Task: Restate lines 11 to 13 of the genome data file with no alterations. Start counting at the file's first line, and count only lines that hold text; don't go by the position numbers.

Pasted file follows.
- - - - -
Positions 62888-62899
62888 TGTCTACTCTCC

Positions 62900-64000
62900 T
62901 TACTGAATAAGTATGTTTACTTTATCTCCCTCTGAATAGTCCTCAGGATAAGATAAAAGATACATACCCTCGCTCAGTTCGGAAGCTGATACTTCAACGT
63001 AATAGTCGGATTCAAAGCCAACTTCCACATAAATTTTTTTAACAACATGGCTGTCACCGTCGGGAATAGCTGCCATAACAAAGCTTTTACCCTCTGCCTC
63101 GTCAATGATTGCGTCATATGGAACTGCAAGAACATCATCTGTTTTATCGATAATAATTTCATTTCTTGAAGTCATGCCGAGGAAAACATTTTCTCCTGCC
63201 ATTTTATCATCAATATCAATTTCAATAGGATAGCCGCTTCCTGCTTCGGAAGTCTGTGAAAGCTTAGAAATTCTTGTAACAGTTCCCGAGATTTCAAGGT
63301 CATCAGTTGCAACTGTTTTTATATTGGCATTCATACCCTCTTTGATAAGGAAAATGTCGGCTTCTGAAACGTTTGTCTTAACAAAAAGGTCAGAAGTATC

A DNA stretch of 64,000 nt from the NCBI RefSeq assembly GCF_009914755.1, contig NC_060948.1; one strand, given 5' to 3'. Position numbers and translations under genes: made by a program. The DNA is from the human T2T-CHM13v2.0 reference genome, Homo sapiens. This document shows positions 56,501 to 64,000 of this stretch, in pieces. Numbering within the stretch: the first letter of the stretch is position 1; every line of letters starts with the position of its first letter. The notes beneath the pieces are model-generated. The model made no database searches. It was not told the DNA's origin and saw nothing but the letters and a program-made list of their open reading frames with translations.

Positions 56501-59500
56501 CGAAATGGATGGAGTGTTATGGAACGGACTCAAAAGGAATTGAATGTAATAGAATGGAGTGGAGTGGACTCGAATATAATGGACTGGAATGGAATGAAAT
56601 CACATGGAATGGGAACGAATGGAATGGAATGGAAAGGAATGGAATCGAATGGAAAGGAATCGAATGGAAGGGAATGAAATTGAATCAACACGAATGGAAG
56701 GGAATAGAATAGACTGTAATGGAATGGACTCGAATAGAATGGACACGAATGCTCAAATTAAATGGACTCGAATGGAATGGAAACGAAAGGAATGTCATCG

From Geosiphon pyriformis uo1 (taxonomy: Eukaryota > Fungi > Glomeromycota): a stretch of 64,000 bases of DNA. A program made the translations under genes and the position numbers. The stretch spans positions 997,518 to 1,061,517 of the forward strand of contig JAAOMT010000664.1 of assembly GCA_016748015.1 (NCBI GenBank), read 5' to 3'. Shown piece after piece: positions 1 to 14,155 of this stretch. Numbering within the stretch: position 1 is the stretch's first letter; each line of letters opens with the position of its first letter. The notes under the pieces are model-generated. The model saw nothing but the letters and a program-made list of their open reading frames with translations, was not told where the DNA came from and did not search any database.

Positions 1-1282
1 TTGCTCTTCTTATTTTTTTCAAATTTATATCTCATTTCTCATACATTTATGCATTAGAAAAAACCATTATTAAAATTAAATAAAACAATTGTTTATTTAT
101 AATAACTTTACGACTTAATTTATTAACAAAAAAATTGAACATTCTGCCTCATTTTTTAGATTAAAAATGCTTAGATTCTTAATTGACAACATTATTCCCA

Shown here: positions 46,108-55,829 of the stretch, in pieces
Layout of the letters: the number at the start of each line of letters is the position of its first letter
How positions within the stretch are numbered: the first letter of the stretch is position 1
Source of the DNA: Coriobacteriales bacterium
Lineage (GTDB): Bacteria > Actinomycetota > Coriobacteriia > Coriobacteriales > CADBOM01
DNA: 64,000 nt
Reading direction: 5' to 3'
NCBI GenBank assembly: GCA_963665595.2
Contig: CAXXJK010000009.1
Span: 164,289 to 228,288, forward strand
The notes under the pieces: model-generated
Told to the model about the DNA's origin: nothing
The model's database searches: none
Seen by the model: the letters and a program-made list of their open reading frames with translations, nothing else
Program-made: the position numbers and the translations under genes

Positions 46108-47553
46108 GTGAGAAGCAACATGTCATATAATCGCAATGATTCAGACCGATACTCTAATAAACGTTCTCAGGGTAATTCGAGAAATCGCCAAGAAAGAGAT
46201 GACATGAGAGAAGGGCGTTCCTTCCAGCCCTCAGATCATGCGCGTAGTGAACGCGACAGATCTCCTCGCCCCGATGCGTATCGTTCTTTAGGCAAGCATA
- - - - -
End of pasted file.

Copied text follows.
Positions 56501-59500
56501 CGAAATGGATGGAGTGTTATGGAACGGACTCAAAAGGAATTGAATGTAATAGAATGGAGTGGAGTGGACTCGAATATAATGGACTGGAATGGAATGAAAT
56601 CACATGGAATGGGAACGAATGGAATGGAATGGAAAGGAATGGAATCGAATGGAAAGGAATCGAATGGAAGGGAATGAAATTGAATCAACACGAATGGAAG